There are no sketches for this development as of yet, however the development team has proposed that the site will contain approximately 130 apartments, 7,000 square feet of retail space, and 300 parking spaces in a parking garage (half of which would be designated as public parking spaces).

The site is a combination of Commercial Neighborhood-Pedestrian (CN-P) zoning and Single-Family Residential (SF-4) zoning. As such, a zone change would be required for the site and a request for a Planned Development would be the most appropriate zoning given the parameters of the project. Once the development team submits their concept plan and a zone
change request, it would go through a public process that lasts about 4 to 6 months. If the zone change and concept plan were approved, the development team also has to submit a Final Development Plan for the project which requires further public input and review and typically lasts 2 to 3 months long.

Purpose of the Meeting
The purpose of the visioning meeting was to allow everyone an opportunity to discuss their ideas and have open conversations with the development team about their concerns and top priorities for the Howell Avenue Development site before an official zone change and concept plan request is made to the City of Cincinnati.

Summary of the Meeting
On November 8, 2017, Clifton Town Meeting, the Cincinnati Department of City Planning, and Gaslight Property hosted the Howell Avenue Development Visioning Meeting at the Clifton
Recreation Center. 50 people attended the meeting aside from City staff.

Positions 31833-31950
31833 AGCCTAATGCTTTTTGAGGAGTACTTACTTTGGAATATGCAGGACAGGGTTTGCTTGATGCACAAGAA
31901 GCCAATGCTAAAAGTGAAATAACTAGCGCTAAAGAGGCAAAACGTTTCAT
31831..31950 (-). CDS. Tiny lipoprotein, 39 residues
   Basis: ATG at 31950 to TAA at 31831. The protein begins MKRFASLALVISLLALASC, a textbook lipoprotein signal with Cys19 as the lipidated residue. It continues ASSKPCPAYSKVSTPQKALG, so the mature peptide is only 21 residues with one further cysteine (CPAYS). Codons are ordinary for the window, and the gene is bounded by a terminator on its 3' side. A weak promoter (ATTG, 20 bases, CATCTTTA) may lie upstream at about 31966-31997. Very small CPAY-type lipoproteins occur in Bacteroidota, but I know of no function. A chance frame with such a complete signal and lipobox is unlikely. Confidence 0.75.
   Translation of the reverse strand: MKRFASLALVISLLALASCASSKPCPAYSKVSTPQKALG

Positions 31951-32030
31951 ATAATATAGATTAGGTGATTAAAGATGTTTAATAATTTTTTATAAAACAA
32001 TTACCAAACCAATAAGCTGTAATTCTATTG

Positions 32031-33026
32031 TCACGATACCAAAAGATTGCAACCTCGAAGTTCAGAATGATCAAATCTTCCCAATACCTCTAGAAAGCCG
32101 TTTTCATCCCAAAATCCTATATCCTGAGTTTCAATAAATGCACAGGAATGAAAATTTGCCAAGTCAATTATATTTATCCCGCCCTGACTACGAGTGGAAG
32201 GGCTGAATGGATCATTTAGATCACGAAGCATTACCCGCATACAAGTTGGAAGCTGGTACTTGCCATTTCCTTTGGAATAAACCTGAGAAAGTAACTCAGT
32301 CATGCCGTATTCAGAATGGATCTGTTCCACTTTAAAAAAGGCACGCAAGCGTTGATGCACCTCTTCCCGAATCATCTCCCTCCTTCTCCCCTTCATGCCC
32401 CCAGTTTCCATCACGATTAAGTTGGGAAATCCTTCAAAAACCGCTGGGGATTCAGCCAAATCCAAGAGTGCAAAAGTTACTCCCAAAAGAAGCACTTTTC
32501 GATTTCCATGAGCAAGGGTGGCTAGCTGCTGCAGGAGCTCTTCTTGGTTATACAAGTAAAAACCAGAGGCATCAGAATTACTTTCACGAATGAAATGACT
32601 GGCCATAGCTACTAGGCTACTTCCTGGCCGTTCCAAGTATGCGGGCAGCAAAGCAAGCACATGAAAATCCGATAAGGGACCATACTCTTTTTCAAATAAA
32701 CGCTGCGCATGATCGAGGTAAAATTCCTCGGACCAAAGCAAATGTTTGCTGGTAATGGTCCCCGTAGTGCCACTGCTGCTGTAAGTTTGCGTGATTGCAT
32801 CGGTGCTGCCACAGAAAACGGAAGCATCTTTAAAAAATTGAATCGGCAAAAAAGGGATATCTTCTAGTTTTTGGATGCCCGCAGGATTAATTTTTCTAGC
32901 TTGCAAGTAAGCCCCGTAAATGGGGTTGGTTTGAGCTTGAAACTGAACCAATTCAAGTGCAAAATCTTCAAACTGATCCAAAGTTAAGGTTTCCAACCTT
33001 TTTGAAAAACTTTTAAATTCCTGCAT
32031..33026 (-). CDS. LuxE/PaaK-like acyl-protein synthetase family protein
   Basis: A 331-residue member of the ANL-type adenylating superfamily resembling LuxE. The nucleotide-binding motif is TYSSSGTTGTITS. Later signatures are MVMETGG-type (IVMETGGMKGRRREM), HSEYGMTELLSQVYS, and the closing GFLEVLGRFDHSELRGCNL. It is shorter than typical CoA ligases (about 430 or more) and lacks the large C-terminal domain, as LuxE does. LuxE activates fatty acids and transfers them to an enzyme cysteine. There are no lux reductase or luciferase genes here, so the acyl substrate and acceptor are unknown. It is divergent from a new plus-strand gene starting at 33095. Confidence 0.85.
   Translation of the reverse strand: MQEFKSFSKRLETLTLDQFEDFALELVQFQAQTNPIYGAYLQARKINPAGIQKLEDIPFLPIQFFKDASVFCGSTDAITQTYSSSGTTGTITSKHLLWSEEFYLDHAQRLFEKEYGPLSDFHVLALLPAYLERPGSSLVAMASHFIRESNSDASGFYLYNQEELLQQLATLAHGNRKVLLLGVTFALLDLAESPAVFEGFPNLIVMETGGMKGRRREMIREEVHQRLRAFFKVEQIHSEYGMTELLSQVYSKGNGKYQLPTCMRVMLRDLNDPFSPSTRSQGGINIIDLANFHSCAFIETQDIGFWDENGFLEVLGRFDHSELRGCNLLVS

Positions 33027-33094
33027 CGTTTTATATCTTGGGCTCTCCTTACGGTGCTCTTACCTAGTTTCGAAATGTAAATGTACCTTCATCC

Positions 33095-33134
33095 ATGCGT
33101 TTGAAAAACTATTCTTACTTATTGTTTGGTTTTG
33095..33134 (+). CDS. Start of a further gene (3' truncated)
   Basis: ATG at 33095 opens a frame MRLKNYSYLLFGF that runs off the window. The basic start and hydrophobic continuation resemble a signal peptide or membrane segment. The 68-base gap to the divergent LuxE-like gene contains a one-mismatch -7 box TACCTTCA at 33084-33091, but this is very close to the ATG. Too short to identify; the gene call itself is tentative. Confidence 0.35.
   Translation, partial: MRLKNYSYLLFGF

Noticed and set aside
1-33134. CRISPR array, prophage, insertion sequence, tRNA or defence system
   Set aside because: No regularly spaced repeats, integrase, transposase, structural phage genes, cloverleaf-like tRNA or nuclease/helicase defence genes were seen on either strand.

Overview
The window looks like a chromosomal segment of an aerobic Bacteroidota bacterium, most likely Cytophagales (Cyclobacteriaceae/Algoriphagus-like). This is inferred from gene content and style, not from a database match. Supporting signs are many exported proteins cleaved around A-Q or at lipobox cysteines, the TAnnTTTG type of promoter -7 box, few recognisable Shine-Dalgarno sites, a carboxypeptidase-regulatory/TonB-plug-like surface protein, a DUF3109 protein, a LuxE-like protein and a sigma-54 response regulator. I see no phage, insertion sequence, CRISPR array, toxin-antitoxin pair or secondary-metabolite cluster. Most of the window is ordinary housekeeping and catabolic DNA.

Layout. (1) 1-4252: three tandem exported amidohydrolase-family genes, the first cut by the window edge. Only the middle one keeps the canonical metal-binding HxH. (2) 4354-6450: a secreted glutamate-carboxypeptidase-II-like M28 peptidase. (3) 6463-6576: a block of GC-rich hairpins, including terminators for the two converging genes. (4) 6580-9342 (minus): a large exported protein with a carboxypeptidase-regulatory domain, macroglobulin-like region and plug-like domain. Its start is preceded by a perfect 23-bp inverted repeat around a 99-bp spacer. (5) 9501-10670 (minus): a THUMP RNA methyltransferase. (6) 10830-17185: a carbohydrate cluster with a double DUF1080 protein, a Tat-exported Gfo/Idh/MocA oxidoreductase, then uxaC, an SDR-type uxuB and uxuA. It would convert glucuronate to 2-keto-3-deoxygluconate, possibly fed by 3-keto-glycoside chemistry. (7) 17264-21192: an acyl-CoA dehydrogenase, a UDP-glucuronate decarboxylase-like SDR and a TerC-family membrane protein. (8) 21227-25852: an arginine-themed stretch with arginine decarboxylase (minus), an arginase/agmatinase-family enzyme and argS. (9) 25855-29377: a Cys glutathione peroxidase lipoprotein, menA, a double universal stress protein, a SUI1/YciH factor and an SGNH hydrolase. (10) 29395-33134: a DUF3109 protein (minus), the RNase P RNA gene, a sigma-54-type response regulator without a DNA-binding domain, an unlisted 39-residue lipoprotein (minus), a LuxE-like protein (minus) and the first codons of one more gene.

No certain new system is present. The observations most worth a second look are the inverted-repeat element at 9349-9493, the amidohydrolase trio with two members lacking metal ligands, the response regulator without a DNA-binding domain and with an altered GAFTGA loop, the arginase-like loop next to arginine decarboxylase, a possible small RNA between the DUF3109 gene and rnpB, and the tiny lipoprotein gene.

The evening began with a brief presentation about the purpose of the meeting, the background of the project, and examples of mixed use development. When shown the examples of mixed use development, attendees were asked to gauge their reactions to the images they were shown, with the emphasis that they may like or not like what they see and to begin to think about their top priorities for the breakout exercises.

After the presentation, attendees were instructed to break out into four groups to participate in the following exercises:
Round Robin and Group Dot Exercise
The facilitator (City Planner) introduced four themes to the group: (1) the use of the building, (2) architectural details/materials of the building, (3) the Clifton Plaza, and (4) landscaping/parking. Each person wrote down their top ideas or concerns on sticky notes, put them on the group theme, and then talked about their idea with the group. After all of the themes were completed, participants were asked to vote within their own group on the top priorities (they were allowed 6 votes total to spread around as they wished among the four themes).